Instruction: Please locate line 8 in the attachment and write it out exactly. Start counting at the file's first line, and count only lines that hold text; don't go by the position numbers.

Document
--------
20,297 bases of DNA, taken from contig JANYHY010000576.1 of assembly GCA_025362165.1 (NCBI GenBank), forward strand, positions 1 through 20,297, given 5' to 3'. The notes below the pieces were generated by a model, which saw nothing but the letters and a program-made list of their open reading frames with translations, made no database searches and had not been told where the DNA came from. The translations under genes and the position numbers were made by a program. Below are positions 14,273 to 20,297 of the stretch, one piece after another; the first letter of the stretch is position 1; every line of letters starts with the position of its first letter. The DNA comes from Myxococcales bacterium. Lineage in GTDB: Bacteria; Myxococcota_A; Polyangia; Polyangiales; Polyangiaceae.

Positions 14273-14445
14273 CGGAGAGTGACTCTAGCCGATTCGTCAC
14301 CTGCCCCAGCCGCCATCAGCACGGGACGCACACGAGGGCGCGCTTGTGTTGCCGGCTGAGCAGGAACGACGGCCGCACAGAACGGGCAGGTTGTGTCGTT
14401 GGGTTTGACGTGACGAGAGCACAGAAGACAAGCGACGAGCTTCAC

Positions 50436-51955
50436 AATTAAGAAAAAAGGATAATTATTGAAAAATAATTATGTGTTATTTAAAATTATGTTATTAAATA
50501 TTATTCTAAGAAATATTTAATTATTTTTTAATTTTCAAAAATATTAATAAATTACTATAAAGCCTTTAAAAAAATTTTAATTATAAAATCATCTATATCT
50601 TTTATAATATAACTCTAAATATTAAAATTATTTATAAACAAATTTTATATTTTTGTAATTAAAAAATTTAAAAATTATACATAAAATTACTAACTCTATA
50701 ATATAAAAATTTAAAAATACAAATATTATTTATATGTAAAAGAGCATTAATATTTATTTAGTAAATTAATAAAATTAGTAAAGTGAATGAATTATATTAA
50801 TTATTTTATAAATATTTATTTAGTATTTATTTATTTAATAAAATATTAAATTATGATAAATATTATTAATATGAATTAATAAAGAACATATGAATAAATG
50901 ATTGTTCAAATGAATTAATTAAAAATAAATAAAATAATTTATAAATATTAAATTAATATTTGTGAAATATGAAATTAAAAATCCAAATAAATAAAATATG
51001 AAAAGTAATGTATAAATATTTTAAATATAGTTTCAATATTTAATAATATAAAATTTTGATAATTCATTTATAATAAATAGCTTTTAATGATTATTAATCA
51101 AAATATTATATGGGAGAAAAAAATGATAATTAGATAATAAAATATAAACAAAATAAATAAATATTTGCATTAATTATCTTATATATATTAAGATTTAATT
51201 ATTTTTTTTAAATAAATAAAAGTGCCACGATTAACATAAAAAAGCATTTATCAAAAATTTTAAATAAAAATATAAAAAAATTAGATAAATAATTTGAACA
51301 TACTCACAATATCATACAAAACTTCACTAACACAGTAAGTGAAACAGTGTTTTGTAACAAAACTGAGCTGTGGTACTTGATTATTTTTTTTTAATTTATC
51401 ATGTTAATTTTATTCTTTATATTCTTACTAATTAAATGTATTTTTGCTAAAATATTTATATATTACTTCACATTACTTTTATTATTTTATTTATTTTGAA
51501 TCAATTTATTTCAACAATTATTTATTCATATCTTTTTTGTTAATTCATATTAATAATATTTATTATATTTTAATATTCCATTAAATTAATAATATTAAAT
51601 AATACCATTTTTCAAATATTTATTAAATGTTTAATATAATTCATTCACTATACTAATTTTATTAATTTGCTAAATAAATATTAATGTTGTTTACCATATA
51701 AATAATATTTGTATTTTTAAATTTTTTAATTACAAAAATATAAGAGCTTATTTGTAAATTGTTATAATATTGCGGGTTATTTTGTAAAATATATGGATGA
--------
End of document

50501 TTATTCTAAGAAATATTTAATTATTTTTTAATTTTCAAAAATATTAATAAATTACTATAAAGCCTTTAAAAAAATTTTAATTATAAAATCATCTATATCT